Ever After may rank up there with 3, 5, and 9 as absolute favorites in the series. I'll tell you why focusing on characters rather than plot to avoid giving away spoilers:
Rachel - amazing, dynamic Rachel. She has grown and really come into her own. She knows what she wants and is willing to go for it (mostly). In this book, she really asserted herself and didn't take any gumption from anyone. She's now the leader and everyone recognizes that; she handles the role with grace (mostly). This is not to say that she's become arrogant - in Rachel, Harrison has created quite possibly one of the most human characters I've ever read.
Trent - OMG! Trent is my go-to fantasy guy. I don't always like him, but I understand him. Trent struggles with big moral issues - it's constantly a "good of the many versus the good of the few" dilemma with him. In many ways, I sympathize with him because he has to make those decisions and he makes the decisions with grace (more so than Rachel) and is willing to live with them no matter the cost to his tortured soul. More than that, though, I love the way the relationship between Trent and Rachel is shaping up - it's titillating (if nothing else - just read the last two chapters). They find a nice balance in this book, and Trent makes some fairly big concessions.
Newt - She plays a surprisingly big role in this book. The dialogue between Rachel and Newt is above par - the illogic of their discussions is witty and brings a necessary level of humor. I like the development of Newt's character; Harrison tantalizes us with glimpses of a fascinating history.
Al - Another winner. Al has changed almost as dramatically as Rachel has. I like him, but I don't trust him. His role in this book was really cool - less teacher and more mentor. Harrison also uses him to provide history and even helps her audience connect with him emotionally in this book.
Ivy - I'm really glad Ivy's role in this book was toned down. I was getting a little sick of post-addiction Ivy - it seemed to be a plot line that was spinning and spinning and spinning and not going anywhere. This is not to say that there isn't a role for Ivy anymore, but I think the role will be much different in the future - less present and certainly not in charge the way she was so much in the early books. Harrison does a nice job through the few glimpses of Ivy of reminding us that Rachel has a duty to find a way to save the souls of undead vampires, a plot-line that I'm sure will manifest in the next book. Even more than Ivy's presence, I was intrigued by that of Ryn Cormel, who I would like to see more of.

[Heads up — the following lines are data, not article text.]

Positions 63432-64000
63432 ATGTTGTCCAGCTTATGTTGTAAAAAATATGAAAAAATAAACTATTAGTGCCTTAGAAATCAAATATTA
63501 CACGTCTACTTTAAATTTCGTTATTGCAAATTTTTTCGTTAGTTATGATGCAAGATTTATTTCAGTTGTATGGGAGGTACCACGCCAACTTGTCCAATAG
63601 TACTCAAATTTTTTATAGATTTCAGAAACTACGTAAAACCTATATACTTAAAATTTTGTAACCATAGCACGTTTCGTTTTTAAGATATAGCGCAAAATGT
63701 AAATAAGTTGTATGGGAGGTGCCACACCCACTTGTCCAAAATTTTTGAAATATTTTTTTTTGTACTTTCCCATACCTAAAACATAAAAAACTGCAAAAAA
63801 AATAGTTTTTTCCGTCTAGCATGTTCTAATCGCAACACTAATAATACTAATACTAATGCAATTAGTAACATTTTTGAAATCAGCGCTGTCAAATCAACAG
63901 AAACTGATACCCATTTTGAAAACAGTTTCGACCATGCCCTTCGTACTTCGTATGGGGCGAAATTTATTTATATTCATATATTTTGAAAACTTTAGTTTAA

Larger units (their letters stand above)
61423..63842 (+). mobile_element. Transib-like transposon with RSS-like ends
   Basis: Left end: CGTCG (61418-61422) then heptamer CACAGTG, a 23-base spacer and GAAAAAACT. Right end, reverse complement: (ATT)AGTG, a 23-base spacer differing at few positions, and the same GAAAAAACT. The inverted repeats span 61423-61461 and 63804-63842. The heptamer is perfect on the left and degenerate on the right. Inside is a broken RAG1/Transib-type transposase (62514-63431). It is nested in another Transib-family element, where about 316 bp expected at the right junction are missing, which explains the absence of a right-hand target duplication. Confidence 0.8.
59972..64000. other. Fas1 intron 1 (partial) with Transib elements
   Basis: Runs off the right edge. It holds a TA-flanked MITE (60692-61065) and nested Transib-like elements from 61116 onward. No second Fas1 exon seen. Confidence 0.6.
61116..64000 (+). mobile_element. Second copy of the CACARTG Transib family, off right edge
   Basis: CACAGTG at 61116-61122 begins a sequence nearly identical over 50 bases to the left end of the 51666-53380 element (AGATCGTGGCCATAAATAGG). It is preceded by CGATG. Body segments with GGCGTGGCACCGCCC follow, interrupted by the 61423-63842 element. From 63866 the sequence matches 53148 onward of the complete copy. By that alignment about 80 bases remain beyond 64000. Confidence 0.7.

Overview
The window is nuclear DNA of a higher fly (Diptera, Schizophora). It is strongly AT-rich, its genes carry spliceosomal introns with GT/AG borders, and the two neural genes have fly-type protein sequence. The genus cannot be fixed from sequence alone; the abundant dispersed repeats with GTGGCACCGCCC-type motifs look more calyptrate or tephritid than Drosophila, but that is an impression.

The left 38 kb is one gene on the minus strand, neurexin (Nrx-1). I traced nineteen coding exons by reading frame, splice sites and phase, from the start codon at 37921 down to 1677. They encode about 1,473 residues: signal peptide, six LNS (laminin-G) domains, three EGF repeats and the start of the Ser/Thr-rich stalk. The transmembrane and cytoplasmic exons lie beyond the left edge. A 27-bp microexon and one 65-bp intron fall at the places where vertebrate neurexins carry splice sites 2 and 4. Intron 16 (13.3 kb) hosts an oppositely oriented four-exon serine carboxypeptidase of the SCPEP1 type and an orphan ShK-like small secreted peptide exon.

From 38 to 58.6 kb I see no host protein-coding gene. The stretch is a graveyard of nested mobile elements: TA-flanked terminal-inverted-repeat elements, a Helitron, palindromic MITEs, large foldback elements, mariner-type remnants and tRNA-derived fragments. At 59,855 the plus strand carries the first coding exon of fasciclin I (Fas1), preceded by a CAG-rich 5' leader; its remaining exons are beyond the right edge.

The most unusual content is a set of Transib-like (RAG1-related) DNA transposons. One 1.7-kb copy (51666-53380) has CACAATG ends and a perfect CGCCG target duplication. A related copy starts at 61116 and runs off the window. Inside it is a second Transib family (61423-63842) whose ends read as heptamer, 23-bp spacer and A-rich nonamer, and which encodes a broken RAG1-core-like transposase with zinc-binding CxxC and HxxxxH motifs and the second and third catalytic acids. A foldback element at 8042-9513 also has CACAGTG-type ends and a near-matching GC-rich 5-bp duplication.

Jenks - what can I say? He's Jenks, probably the only character who hasn't made truly dramatic changes. I can't imagine the series without him; he provides necessary comic relief and the best swear lines.
I know this review provided very little about the plot. The series has reached the point where you need to have read several, if not all, to even address the plot. Let's just say that Harrison has pulled together several complications and tied up one plot point in a pretty awesome manner. She's left plenty of room for more, and I can't wait for it.
The chemistry, positive or negative, was well played on all the main characters.
I especially enjoyed the progressive development of Rachel and Trent's relationship. This series of Kim Harrison's has found the ultimate heroine in Rachel. She can kick ass and still have a perfect moral compass for all the cultures highs and lows and every degree between too. I evaluate a mature sci-fi
lover group, there is too much violence and complicated relationship issues
for most youth readers. But college readers would find a real break for minds
stressed out from studies.